This week Dunn pleaded guilty to giving her 4-year-old a beer and plying her 10-month-old daughter with liquor and cocaine.
Was I obliged to speak out against the profiteers who were plying them with high-interest credit?
A lesser, more desperate series would be plying her with catchphrases and recalibrating the show around her.
After plying the internship director with martinis, they persuaded him to agree.
They were charged with plying their trade without license, yet when they made application they were never able to get license.
Over them leans their driver, plying for the first time the hissing lash.
This afternoon she lay partially dressed on the cot while Andy was plying his noiseless way about the kitchen.
The Richard had been plying about according to orders, to report any break in the wedge.
They were busily engaged on their first morning in the mountains, plying pick and shovel.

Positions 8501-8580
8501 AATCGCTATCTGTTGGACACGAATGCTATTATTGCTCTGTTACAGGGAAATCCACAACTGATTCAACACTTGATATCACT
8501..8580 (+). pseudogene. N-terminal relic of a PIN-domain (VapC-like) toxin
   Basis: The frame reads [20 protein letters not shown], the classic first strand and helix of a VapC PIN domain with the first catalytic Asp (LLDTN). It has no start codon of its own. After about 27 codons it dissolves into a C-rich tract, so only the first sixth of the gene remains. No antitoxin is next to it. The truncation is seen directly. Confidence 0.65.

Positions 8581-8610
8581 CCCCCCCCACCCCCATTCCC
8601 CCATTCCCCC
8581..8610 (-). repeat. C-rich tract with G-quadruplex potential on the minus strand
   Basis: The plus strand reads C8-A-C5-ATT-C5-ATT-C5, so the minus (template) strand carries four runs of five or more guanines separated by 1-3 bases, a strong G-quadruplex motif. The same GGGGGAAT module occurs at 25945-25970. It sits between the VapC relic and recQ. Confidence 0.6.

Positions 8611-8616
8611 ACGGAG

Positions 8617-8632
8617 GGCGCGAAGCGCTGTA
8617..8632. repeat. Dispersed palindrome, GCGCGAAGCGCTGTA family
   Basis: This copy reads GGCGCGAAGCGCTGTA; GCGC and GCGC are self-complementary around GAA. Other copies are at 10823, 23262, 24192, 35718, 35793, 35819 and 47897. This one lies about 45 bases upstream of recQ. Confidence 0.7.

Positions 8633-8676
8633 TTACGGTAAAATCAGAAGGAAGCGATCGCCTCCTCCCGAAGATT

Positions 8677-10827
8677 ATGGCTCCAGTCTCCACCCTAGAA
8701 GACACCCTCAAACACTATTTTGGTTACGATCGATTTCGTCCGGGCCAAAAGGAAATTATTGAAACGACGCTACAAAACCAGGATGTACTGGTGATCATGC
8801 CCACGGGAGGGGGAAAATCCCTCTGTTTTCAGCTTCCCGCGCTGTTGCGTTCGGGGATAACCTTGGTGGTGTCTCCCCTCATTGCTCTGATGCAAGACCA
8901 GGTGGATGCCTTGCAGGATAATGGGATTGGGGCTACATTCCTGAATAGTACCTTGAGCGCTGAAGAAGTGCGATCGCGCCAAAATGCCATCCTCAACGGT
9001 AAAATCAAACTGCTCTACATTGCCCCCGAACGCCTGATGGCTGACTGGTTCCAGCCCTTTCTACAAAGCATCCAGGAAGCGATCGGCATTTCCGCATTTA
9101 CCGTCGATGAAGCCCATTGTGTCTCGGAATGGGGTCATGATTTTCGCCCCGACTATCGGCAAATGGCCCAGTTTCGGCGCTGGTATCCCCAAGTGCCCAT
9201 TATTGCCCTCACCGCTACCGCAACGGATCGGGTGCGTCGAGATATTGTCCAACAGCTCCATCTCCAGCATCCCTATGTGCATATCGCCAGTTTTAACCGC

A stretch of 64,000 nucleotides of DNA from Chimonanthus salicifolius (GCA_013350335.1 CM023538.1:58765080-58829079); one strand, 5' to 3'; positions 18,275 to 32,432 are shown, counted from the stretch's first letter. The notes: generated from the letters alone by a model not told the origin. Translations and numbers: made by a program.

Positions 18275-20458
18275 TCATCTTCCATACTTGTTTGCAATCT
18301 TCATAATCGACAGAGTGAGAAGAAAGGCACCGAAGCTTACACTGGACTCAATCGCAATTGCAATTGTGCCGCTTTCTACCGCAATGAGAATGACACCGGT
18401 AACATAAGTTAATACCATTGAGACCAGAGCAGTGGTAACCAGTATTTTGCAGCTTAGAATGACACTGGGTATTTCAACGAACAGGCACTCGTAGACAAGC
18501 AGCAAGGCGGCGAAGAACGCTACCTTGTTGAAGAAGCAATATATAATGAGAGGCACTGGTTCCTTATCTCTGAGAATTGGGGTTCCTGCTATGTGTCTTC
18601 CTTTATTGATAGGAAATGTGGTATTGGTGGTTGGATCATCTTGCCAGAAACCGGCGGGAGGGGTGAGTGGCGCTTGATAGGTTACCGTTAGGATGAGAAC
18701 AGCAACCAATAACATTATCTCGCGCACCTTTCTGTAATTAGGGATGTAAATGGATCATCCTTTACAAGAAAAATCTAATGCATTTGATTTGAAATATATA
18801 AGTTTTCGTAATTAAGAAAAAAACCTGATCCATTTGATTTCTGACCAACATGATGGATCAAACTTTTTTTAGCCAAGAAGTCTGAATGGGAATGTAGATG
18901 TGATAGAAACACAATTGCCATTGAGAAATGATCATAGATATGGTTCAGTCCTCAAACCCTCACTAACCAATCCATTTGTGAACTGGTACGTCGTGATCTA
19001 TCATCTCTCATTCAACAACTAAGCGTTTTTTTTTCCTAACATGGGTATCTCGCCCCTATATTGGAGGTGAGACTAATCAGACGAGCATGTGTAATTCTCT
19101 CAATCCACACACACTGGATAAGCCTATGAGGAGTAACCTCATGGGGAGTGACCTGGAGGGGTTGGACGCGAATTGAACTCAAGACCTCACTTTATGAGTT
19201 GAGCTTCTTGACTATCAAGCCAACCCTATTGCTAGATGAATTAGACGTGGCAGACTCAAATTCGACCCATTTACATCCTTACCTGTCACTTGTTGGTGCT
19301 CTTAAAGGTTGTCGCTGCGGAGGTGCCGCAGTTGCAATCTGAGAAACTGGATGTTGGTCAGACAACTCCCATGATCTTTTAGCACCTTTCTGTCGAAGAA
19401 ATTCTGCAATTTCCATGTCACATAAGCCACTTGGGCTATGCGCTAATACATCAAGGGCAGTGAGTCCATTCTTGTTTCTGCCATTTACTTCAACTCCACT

"Go on and tell us all about it," said one, plying Kiril with more drink.
"work with, use," late 14c., shortened form of applien "join to, apply" (see apply). The core of this is Latin plicare "to lay, fold, twist," from PIE root *plek- "to plait, twist" (cf. Greek plekein "to plait, twine," plektos "twisted;" Latin plectere (past participle plexus) "to plait, braid, intertwine;" Old Church Slavonic plesti "to braid, plait, twist;" Gothic flahta "braid;" Old English fleax "cloth made with flax, linen").
Sense of "travel regularly" is first 1803, perhaps from earlier sense "steer a course" (1550s). Related: Plied; plies; plying.
"to bend," late 14c., plien, from Old French plier, earlier pleier "to fold, bend," from Latin plicare "to lay, fold, twist" (see ply (v.1)). Related: Plied; plies; plying.